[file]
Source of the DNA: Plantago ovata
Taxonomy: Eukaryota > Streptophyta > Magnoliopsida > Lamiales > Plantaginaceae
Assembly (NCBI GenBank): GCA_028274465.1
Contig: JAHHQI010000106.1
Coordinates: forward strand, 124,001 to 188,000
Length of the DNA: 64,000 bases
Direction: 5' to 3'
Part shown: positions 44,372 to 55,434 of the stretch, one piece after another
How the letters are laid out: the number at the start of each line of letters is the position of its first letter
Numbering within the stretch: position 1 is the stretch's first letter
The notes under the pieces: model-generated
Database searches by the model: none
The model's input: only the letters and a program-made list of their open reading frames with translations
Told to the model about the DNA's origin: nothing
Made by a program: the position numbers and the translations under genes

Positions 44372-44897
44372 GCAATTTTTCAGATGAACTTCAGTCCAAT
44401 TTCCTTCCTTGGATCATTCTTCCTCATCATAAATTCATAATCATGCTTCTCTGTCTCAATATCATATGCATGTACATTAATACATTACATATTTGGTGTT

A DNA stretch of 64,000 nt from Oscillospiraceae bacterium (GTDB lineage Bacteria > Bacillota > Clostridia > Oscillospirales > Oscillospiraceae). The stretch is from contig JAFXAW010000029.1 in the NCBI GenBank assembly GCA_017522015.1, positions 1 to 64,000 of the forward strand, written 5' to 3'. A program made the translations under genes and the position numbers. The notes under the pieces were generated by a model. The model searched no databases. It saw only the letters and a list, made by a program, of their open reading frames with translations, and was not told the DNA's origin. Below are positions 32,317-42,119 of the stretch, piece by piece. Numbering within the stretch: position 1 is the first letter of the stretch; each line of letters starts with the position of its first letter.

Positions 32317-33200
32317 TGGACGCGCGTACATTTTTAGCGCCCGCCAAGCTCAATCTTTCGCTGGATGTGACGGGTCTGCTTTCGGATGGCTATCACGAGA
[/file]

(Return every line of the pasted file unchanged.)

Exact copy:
Source of the DNA: Plantago ovata
Taxonomy: Eukaryota > Streptophyta > Magnoliopsida > Lamiales > Plantaginaceae
Assembly (NCBI GenBank): GCA_028274465.1
Contig: JAHHQI010000106.1
Coordinates: forward strand, 124,001 to 188,000
Length of the DNA: 64,000 bases
Direction: 5' to 3'
Part shown: positions 44,372 to 55,434 of the stretch, one piece after another
How the letters are laid out: the number at the start of each line of letters is the position of its first letter
Numbering within the stretch: position 1 is the stretch's first letter
The notes under the pieces: model-generated
Database searches by the model: none
The model's input: only the letters and a program-made list of their open reading frames with translations
Told to the model about the DNA's origin: nothing
Made by a program: the position numbers and the translations under genes

Positions 44372-44897
44372 GCAATTTTTCAGATGAACTTCAGTCCAAT
44401 TTCCTTCCTTGGATCATTCTTCCTCATCATAAATTCATAATCATGCTTCTCTGTCTCAATATCATATGCATGTACATTAATACATTACATATTTGGTGTT

A DNA stretch of 64,000 nt from Oscillospiraceae bacterium (GTDB lineage Bacteria > Bacillota > Clostridia > Oscillospirales > Oscillospiraceae). The stretch is from contig JAFXAW010000029.1 in the NCBI GenBank assembly GCA_017522015.1, positions 1 to 64,000 of the forward strand, written 5' to 3'. A program made the translations under genes and the position numbers. The notes under the pieces were generated by a model. The model searched no databases. It saw only the letters and a list, made by a program, of their open reading frames with translations, and was not told the DNA's origin. Below are positions 32,317-42,119 of the stretch, piece by piece. Numbering within the stretch: position 1 is the first letter of the stretch; each line of letters starts with the position of its first letter.

Positions 32317-33200
32317 TGGACGCGCGTACATTTTTAGCGCCCGCCAAGCTCAATCTTTCGCTGGATGTGACGGGTCTGCTTTCGGATGGCTATCACGAGA